As the men in blue emerged from town and began the move across the open field towards their well protected foes
along Marye's Heights, the savage storm of raining artillery let them know that the maneuver would not be a simple one. After
progressing some distance, another obstacle thrust itself upon the Union soldiers. Running almost parallel in between the two
lines, a canal ditch slowed their progress further. Union Major General Darius Couch described somewhat laconically the significance
of this additional hurdle. "On the outskirts of the town the troops encountered a ditch, or canal, so deep as to be almost
impassable except at the street bridges, and, one of the latter being partly torn up, the troops had to cross single file on the
stringers. Once across the canal, the attacking forces deployed under the bank bordering the plain over which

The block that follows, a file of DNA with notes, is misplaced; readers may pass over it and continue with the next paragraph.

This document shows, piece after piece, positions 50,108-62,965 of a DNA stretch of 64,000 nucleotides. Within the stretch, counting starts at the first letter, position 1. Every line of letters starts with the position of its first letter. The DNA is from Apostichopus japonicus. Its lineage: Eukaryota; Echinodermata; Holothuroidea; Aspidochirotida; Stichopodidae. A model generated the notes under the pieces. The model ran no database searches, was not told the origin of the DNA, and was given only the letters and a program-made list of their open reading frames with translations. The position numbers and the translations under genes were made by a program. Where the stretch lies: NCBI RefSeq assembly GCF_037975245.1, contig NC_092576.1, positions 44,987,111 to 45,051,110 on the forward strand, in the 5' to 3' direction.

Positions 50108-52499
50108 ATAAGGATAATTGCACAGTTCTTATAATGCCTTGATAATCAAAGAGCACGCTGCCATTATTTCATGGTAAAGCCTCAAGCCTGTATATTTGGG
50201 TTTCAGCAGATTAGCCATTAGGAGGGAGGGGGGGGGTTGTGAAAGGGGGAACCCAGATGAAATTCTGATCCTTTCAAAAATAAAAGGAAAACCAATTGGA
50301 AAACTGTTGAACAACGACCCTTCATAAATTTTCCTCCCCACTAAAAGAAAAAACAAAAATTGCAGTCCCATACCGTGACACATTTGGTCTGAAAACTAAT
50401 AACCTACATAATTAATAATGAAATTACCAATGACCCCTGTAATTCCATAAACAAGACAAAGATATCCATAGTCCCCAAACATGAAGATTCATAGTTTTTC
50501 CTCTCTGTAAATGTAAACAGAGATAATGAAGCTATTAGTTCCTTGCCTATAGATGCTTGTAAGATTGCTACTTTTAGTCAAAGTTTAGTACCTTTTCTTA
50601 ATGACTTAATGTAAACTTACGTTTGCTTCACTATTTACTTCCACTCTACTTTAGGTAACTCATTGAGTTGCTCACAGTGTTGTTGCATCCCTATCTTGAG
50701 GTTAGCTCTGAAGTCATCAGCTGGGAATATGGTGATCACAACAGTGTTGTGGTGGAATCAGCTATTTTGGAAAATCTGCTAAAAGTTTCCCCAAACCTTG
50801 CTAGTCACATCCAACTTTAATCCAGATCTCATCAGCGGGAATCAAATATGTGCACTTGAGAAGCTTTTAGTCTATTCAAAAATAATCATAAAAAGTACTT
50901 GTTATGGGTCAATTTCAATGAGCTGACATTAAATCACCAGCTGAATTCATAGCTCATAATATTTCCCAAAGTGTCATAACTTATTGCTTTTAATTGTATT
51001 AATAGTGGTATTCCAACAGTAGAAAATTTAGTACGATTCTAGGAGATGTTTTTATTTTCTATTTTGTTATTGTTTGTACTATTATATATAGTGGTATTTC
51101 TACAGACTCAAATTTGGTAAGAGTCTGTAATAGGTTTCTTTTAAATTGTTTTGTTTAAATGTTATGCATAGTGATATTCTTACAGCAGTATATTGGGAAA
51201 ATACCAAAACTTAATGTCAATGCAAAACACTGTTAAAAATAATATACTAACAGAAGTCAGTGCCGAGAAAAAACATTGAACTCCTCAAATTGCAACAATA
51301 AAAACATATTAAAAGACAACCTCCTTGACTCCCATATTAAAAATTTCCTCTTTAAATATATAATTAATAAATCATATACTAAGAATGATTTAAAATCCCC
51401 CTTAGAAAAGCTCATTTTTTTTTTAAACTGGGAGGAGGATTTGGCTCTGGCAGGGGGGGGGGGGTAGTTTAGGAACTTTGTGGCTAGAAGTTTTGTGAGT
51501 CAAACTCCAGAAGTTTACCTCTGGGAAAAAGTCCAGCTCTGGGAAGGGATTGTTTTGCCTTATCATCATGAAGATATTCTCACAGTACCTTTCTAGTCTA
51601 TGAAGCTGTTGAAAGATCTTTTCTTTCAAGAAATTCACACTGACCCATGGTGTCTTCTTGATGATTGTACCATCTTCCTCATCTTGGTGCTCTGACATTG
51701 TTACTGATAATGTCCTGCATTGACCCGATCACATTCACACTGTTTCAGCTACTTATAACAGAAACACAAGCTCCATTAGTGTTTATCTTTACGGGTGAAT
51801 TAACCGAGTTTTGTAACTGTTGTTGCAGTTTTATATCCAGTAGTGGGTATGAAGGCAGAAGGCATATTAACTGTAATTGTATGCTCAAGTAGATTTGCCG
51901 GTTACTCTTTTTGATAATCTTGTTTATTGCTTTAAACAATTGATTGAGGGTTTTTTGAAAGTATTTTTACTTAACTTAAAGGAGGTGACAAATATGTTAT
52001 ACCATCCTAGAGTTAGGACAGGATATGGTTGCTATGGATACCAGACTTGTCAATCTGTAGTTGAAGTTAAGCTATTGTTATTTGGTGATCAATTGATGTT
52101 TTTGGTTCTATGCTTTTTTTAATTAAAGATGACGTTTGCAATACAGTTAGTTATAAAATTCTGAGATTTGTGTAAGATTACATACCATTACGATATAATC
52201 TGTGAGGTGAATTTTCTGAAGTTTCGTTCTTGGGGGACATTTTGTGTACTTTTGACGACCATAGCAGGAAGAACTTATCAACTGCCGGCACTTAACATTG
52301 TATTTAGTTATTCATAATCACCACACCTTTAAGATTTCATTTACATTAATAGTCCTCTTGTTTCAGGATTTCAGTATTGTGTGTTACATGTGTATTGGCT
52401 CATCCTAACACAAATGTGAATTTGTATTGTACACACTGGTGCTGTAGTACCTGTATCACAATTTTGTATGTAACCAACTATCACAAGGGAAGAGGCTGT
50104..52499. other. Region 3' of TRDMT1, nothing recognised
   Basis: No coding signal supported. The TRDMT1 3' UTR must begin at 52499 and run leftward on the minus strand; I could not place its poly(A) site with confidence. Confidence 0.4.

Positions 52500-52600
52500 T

they were to charge.
The ditch, about 15 feet wide, five deep, and filled with cold water, not only impeded progress but made the Federals easier
targets as they filed in to cross at the few available bridges.
Union Brigadier General O. B. Willcox also added to the vision of
this scene. "Thus forming in two brigade lines, Getty's division marched gallantly over the broken field, crossed the railroad
cutting, then an old canal ditch and some marshy ground, under an artillery fire which increased every moment..."